Induction of the SNs. (A) H&E staining showed the young as well as older neoplasms contained many sebaceous lobules consisting of sebaceous differentiated cells and basaloid sebaceous undifferentiated cells (Blue arrow). (B) Oil Red O staining revealed that lipids were plentiful in sebaceous neoplasm lobules, SG and subcutaneous tissues. YSN: young sebaceous neoplasms. OSN: older sebaceous neoplasms. Scale bar: 50μm.
To explore whether HFSCs existed in the SNs, classical hair stem cell markers CD34 and SOX-9 were examined. Interestingly, unlike in normal SGs, both CD34 and SOX-9 were expressed in the basal cells of the young and older SNs (Fig. 3A, B). To further establish whether these HFSCs were activated in these SNs, immunostaining was used to detect Ki67 and BrdU. The results showed that Ki67 stained basal cells weakly in normal SGs but significantly in the basal cells of the young and older SNs (Fig. 3C). Moreover, consistent with Ki67 expression pattern, BrdU were not found in the basal cells in SGs but was obvious in the basal cells of the young and older SNs (Fig. 3D). Although the basal cells in neoplasms were highly proliferative, it remains unknown whether the HFSCs in SNs were actively proliferating. Next, we used double immunostaining to further address the co-expression of SOX-9 and BrdU in the young and older neoplasms. The results showed that SOX-9 partially co-localized with BrdU in the basal cells in the young and older SNs, but not in the normal SGs (Fig. 3E). Together, these findings suggest that HFSCs are indeed located in the basal cells of young and older SNs and a portion of HFSCs are in an activated state.
Previous research indicated that epithelial tumors initiating from abnormally activated HFSCs were regulated by the Wnt/β-catenin signaling pathway [11,18,19]. Recently, the Wnt/β-catenin signaling pathway was also reported to activate HFSCs to induce hair follicle renewal . We thus speculated that Wnt/β-catenin signaling was also likely to play a role in SNs development, and therefore checked the expression of key molecules along the Wnt/β-catenin signaling pathway (Wnt10b and β-catenin) in SNs. Wnt10b was shown to be strongly expressed in the basal cells of young and older neoplasms while weakly in normal SGs (Fig. 4A). Moreover, nuclear β-catenin was expressed in the hair matrix but not in SGs (Fig. 4B). However, nuclear accumulation of β-catenin was detected in a subpopulation of the basal cells in both the young and older neoplasms (Fig. 4B). Taken together, these results suggest that Wnt10b and β-catenin are up-regulated in a subpopulation of SN basal cells.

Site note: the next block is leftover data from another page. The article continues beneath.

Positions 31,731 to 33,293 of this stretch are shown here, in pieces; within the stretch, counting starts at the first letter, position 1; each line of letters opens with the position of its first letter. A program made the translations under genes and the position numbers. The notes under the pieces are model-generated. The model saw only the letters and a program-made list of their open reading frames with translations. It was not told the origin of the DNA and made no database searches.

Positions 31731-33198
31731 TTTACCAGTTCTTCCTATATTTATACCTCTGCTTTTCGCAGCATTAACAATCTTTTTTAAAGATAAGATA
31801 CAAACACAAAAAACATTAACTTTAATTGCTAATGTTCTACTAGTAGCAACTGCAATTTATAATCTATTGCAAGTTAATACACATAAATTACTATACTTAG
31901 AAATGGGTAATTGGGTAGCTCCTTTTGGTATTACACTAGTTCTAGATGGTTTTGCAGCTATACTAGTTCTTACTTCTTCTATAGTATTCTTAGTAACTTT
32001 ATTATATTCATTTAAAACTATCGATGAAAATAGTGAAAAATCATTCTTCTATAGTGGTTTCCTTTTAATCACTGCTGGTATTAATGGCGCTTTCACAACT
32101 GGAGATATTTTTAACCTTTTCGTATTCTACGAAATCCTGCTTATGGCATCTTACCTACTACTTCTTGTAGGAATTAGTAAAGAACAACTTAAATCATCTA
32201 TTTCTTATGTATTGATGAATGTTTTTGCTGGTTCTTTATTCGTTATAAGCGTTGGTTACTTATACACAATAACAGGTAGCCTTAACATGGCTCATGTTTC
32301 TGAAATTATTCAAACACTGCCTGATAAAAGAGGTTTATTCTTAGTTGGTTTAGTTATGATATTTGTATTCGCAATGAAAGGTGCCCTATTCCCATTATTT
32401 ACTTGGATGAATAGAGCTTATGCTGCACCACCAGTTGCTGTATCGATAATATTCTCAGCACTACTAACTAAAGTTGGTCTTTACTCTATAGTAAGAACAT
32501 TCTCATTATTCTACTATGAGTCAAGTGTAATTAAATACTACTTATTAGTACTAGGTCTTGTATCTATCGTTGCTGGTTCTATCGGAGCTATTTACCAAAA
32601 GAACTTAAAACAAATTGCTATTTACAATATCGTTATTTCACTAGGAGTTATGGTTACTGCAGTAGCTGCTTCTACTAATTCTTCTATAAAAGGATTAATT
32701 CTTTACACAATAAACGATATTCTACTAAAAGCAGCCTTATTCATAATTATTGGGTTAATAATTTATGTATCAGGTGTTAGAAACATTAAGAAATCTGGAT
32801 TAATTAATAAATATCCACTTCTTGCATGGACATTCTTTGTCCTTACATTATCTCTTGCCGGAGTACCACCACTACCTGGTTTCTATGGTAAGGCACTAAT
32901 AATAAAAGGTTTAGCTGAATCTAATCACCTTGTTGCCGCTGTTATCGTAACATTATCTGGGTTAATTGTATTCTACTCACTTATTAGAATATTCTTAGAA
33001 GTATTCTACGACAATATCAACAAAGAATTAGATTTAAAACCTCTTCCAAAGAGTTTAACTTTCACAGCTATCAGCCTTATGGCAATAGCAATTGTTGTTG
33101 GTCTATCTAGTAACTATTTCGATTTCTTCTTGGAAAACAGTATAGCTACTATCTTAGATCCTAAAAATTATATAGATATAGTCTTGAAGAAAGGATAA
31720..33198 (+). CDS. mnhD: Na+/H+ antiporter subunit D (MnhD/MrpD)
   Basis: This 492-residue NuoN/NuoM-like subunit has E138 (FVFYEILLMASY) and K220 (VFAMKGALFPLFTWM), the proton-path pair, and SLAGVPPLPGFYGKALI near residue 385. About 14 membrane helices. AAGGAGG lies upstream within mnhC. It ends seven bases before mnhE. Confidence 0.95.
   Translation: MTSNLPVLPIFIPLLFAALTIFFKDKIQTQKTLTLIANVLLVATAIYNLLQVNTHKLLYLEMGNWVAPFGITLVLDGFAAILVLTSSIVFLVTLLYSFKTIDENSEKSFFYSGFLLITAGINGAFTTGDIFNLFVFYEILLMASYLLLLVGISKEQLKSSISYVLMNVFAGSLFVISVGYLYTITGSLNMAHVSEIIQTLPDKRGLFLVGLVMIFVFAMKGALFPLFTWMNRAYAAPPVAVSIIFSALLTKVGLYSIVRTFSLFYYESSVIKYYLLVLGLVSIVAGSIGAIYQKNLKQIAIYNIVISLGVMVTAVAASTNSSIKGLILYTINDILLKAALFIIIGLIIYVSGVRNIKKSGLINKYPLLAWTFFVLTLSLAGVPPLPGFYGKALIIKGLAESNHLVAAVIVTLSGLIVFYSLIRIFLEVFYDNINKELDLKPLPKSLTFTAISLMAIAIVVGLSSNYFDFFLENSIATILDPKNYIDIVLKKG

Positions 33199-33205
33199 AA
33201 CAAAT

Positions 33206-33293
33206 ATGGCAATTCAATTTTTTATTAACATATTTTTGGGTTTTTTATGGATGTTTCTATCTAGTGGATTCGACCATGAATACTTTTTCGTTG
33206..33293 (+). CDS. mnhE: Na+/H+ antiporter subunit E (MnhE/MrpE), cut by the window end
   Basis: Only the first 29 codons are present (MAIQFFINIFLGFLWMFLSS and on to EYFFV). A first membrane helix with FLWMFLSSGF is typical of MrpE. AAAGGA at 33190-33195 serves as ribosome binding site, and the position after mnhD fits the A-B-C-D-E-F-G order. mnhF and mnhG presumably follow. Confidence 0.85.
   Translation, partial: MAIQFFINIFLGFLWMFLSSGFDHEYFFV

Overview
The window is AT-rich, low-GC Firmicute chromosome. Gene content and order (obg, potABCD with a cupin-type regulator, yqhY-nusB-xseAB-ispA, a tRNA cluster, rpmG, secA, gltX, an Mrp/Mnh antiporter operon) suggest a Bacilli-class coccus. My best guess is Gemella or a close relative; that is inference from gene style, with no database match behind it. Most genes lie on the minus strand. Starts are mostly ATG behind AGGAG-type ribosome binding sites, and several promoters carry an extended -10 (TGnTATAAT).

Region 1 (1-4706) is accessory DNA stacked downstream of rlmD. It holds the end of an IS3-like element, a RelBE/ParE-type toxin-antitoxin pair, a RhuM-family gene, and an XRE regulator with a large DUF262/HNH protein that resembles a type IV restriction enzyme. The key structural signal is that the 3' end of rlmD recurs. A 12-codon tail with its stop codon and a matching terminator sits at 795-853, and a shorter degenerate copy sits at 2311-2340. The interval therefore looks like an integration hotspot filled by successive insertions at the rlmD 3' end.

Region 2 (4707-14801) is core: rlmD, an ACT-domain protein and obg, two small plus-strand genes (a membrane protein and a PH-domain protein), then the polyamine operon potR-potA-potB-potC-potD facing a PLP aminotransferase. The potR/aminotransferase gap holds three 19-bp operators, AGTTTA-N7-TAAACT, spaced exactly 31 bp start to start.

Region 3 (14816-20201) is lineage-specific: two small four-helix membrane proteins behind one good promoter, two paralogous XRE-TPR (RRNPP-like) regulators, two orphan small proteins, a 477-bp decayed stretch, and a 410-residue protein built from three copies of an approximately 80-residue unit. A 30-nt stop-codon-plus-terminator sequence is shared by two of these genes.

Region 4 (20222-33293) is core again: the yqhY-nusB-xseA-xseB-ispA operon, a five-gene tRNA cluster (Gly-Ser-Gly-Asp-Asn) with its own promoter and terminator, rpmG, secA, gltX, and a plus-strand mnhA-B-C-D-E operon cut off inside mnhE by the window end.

Expression of hair follicule and epidermal differentiation markers in the SNs. (A) AE13 was not observed in SGs and YSNs but was positive in OSNs. (B) AE15 was detected in the normal inner root sheath (IRS) and hair shaft and in neoplasms (White arrow) but not observed in SGs. (C) K10 was expressed in suprabasal epidermis but not expressed in SGs and YSNs but was highly expressed in OSNs (White arrow). Scale bar: 50μm.
Activated HFSCs in the SNs. (A-B) Detection of HFSC markers CD34 and SOX-9 in SGs, YSNs and OSNs. CD34 and SOX-9 were located in the hair bulge region (Arrow) but not in SG, while in YSNs and OSNs, CD34 and SOX-9 were located in the basal cells (Arrow).(C-D) Ki67 and BrdU were detected in both SGs and the basaloid sebocytes in all SNs (Arrow). (E) BrdU and SOX-9 Co-localized in the basal cells of YSNs and OSNs but not in SGs (Yellow arrow). Scale bar: 50μm.
Immunostaining detection of Wnt signaling in the SNs. (A) Compared with SGs, Wnt10b was upregulated in the basaloid sebocytes in the YSNs and OSNs. (B) Nuclear accumulation of β-catnein was observed in normal hair matrix cells, and a subpopulation of the basaloid sebocytes in the YSN and OSN (White arrow) but not in SGs. Scale bar: 50μm.
SGs undergo cyclic renewal, independent of HFSC activation. However, HFSCs can migrate towards SGs and provide a cell source for SGs when SG homeostasis is perturbed . Continuous disorder of SGs will lead to SN development. But whether and how HFSCs contribute to SN development needs further investigation.